"[We were] shooting the pilot and at the end, with the live audience, I was crying and Cherie was crying and we were in tears of joy," she recalled. "Every day going on set was a day of complete gratitude, because these characters are such a part of our life and our heart and to be able to carry them on, it's a dream come true."
And Frye can't wait to share the new show with her own kids -- daughters Poet, 14, and Jagger, 12, and sons Lyric, 6, and Story, 3 -- noting that they're "ready" for possible guest-starring roles on the show which is so dear to her heart.
"It really is about life and the messiness that we go through and to carry on that same heart with the reboot... I'm really proud," she noted. "I know the responsibility with it, and I really want to be able to convey important messages and stories, you know, where we're able to share and be honest."
"[Punky] had so much heart and also was so about her uniqueness and being who she was and that, although you can come from such a non-traditional background and have a non-traditional family, that it's OK," Frye continued. "There's the family we are born into, and there's the family that we choose and so there was so much heart in the storytelling of this character, who is going through so much and there were so many challenges, and yet she would constantly hold onto that Punky power. I think now, more than ever, we could use some of that Punky power."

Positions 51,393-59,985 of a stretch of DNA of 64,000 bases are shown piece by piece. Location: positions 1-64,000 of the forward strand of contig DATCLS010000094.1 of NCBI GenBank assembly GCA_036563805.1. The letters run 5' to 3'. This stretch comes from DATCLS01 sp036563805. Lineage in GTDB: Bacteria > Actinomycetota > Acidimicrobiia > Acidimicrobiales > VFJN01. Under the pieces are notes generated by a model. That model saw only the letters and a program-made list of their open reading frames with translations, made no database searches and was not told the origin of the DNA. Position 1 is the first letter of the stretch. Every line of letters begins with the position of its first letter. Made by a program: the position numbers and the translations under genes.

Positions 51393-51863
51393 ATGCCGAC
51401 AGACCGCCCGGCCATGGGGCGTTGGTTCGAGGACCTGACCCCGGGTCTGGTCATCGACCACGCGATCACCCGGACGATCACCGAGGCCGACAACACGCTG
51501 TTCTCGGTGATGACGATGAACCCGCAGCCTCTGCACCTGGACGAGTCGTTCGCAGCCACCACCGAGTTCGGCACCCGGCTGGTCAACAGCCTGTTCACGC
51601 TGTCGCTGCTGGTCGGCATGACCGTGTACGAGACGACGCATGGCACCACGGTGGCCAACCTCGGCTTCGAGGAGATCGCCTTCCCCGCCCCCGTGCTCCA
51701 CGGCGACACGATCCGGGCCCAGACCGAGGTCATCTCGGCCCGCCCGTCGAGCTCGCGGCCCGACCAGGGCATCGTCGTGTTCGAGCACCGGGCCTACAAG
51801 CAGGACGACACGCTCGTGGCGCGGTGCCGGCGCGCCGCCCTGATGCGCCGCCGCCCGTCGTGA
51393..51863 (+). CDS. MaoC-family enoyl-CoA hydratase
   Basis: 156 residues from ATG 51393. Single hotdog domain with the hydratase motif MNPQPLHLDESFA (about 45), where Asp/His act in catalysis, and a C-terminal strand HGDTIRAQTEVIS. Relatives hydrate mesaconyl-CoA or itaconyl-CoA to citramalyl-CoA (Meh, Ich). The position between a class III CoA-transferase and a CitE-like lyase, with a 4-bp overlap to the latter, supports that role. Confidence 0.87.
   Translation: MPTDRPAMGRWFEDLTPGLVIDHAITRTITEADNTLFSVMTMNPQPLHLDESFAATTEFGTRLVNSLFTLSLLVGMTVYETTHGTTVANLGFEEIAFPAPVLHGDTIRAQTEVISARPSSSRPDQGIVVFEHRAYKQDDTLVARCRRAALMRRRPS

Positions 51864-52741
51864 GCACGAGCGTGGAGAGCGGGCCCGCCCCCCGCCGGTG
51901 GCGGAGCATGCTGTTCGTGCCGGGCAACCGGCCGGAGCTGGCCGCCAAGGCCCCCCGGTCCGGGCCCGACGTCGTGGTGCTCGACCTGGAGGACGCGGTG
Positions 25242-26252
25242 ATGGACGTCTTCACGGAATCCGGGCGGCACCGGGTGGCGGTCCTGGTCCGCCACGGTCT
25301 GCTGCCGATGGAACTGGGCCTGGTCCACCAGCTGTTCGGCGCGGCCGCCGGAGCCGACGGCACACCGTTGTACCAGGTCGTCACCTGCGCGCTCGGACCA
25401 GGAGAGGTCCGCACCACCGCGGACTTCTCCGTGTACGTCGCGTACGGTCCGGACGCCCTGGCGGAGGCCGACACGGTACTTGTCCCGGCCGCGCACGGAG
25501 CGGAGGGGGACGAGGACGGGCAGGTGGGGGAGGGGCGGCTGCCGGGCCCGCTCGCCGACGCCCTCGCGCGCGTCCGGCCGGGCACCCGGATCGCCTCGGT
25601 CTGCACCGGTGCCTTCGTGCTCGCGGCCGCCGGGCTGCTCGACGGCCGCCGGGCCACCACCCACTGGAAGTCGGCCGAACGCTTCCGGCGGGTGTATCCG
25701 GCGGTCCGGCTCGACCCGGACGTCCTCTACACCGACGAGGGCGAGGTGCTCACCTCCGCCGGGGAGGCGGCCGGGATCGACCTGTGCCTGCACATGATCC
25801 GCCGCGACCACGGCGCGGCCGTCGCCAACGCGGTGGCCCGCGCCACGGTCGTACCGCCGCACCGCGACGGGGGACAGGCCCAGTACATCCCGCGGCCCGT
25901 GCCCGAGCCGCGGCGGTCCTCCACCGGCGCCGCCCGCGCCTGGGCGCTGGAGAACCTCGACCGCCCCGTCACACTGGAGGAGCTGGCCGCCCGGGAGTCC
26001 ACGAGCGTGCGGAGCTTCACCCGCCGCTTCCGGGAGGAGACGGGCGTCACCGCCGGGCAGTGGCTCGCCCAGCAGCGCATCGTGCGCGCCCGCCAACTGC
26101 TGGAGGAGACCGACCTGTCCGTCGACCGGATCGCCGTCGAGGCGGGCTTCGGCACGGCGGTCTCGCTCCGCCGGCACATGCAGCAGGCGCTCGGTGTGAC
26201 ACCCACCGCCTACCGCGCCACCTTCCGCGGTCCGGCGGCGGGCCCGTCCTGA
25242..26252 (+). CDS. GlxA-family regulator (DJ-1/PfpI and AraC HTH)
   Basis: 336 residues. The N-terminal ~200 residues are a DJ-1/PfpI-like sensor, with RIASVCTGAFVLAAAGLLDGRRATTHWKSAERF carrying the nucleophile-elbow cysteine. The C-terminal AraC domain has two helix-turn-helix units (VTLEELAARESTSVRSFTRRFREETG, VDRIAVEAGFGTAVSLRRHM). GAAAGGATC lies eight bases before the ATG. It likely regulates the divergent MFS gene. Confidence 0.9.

Frye is also using her real-life "Punky power" to give back amid the world-wide health crisis, continuing her work with Sean Penn's CORE RESPONSE to help those in need during the COVID-19 pandemic.
"When disaster strikes and everyone is running, he is the one diving in," she said of working with Penn and his foundation. "I went to Haiti and I saw the incredible work that Sean and his team were doing, and I immediately wanted to get involved, and so I've spend the last 10 years working with CORE... I was actually supposed to be with my girls in Abaco doing hurricane relief during spring break when we got self-quarantined. CORE is such a part of my heart and soul and I can truly say, next to helping raise my children, it's the work that I'm most proud of and our incredible team is awe-inspiring."
Currently, the foundation is working with Los Angeles mayor Eric Garcetti to help set up mobile clinics and testing sites around the city, and Frye encourages everyone to help in whatever way they can. "There's lots of ways to get involved. We are expanding in the coming weeks, and I feel so grateful for our incredible leaders... To be a little part of it feels really good in this time, and I'm so proud of our team."
Punky Brewster will return with a 10-episode first season later this year on Peacock. In the meantime, all four seasons of the show's original '80s run will be available to stream when Peacock launches on July 15.